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Cannabinoids in the treatment of cancer anorexia; where have we been, where are we going?

Emily Seymour-Jackson



Year of study:

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In recent years, cannabis has received a lot of attention with regards to its medicinal affects in cancer. Cancer cachexia, defined by significant weight loss and anorexia, is an incredibly common symptom in advanced cancer patients. This presentation reviews published work on the potential uses of cannabinoids and areas for future development. The mechanisms leading to cancer cachexia, which involve various chemical reactions triggering high levels of inflammation, have provided us with areas that we can target with cannabinoids. We find however that the evidence is mixed, with some smaller trials suggesting an increase in appetite and cessation of weight loss, but other RCTS showing no significant changes.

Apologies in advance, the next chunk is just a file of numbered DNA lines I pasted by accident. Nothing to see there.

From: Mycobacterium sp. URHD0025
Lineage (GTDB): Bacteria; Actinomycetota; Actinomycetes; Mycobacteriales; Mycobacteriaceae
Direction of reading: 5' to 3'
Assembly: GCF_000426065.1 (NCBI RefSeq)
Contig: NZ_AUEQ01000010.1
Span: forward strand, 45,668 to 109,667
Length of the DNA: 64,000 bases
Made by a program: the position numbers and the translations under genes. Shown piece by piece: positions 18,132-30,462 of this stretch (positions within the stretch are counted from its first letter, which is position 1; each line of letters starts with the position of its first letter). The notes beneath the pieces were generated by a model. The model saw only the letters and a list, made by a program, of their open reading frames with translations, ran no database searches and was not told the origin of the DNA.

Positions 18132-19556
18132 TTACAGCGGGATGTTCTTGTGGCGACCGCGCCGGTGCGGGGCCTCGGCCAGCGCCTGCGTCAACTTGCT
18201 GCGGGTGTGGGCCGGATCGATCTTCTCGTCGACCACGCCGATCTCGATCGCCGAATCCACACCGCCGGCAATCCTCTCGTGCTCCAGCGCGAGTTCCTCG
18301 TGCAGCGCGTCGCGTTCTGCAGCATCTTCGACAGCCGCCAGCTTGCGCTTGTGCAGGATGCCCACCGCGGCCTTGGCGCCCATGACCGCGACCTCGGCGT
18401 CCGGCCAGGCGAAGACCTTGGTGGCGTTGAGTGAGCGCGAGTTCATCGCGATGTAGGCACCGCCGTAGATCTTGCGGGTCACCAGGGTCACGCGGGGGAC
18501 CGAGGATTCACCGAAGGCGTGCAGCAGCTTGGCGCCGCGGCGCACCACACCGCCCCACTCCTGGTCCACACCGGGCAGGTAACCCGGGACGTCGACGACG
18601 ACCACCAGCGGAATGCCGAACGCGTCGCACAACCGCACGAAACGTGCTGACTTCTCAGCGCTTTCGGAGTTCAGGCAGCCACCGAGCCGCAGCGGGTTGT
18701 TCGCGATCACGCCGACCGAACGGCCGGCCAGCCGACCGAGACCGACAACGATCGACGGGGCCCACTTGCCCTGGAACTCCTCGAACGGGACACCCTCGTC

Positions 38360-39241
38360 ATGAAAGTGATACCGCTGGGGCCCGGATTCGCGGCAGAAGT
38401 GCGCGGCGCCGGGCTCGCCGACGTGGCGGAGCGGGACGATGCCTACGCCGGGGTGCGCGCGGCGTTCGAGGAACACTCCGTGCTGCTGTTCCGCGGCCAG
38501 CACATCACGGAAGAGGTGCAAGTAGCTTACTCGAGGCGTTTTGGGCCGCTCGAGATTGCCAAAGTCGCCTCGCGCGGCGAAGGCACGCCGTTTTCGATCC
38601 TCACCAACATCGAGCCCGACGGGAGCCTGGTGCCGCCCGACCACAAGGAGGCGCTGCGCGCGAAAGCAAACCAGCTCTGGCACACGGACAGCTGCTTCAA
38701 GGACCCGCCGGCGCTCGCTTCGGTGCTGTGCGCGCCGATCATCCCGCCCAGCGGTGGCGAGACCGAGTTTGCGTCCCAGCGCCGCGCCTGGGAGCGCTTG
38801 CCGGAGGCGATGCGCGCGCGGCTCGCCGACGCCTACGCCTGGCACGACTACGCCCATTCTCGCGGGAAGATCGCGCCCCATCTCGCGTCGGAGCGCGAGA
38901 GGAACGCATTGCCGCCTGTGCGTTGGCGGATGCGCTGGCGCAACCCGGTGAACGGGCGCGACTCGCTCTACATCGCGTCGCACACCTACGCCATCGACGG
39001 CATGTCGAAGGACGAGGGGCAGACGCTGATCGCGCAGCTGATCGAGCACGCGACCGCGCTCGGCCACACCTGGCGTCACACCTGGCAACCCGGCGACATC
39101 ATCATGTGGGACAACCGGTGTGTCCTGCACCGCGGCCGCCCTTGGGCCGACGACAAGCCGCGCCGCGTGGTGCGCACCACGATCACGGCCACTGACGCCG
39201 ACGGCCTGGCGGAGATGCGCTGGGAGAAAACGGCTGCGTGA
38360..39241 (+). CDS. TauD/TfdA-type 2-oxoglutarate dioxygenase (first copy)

I am a third year medical student at the University of Glasgow, having previously gotten a BSc in Medical Sciences at University of St Andrews. My interest in my research arose during the pandemic when I spent time working in Palliative Care during my summers, and started to lear about the unique research being done to improve quality of life in terminal cancer patients. My passions in medical care revolve around improving patient quality of life and healthcare provision. I currently also work in A&E as a medical support worker and love the exhilaration of critical care. My interests outside medicine include acting, in fact my part time job involved being the medical hands double for Outlander for a number of years! I also enjoy art, baking and horse riding. When I’m not working I can often be found on the sofa with my dogs or catching up on some of my favourite series.

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